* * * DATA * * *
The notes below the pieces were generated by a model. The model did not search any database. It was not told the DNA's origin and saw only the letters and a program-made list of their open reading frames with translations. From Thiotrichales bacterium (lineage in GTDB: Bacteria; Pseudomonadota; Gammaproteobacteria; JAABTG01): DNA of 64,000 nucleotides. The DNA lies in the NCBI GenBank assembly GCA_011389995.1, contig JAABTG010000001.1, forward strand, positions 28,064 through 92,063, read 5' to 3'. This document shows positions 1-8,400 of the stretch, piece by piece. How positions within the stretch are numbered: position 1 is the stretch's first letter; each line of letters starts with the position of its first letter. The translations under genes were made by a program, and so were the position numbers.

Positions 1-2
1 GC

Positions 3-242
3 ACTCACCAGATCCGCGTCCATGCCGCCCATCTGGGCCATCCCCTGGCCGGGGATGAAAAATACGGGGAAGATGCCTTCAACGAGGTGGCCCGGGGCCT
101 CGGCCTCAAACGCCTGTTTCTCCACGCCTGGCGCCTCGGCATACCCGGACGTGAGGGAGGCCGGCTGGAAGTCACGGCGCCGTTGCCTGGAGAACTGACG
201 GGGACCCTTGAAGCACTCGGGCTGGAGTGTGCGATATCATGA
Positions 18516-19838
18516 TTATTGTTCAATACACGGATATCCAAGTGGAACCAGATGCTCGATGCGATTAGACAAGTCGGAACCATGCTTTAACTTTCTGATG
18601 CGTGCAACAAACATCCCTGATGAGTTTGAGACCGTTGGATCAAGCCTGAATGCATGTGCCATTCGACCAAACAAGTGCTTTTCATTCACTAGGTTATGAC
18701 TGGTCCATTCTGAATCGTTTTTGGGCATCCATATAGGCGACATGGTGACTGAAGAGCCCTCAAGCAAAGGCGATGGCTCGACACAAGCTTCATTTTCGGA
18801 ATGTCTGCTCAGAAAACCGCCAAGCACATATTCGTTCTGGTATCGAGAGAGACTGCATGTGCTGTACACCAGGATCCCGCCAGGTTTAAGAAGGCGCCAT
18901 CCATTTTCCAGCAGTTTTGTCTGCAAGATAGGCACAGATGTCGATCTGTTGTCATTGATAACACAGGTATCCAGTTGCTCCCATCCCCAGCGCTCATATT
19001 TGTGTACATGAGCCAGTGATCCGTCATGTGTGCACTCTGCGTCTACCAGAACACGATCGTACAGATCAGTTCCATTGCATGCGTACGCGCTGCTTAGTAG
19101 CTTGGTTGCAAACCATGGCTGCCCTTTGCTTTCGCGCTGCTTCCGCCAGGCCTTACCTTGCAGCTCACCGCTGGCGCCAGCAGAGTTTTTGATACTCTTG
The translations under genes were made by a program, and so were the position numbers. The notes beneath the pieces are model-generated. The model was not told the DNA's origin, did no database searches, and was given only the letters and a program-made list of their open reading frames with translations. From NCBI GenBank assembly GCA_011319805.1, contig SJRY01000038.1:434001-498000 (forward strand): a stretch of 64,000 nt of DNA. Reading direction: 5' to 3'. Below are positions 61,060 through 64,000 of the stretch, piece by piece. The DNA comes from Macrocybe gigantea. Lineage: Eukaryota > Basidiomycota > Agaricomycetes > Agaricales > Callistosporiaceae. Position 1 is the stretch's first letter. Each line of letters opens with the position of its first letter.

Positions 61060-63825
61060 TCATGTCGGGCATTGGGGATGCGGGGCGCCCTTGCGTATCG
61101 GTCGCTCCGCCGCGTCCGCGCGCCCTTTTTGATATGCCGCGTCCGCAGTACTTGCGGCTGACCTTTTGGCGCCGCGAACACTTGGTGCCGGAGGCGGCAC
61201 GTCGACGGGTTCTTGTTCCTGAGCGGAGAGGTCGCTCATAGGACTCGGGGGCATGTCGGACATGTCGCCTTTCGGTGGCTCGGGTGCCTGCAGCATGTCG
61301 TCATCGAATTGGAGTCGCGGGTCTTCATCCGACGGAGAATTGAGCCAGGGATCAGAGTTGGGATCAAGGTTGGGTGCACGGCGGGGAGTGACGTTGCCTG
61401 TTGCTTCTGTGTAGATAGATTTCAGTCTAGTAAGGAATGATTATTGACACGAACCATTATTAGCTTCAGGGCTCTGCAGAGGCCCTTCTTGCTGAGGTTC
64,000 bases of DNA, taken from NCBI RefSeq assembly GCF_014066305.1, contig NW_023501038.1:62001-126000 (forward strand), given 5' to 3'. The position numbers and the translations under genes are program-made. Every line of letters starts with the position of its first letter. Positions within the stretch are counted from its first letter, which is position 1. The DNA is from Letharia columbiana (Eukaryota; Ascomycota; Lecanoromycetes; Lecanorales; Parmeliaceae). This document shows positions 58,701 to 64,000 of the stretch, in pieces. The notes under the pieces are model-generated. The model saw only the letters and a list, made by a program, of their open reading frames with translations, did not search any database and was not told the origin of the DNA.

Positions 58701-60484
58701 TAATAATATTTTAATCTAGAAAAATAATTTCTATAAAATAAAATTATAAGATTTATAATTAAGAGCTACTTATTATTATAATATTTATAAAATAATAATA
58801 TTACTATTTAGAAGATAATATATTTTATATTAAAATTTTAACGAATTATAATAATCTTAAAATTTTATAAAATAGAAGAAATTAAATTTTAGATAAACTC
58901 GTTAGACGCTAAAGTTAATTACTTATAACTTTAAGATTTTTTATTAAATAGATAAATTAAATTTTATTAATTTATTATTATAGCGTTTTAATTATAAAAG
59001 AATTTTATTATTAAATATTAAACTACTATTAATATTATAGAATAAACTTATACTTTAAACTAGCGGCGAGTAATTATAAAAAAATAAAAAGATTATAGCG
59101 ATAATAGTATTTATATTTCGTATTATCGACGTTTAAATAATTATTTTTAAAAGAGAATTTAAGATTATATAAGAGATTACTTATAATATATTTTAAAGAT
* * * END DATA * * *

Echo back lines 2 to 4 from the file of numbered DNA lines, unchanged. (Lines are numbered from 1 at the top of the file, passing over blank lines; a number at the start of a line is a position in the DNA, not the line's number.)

Positions 1-2
1 GC

Positions 3-242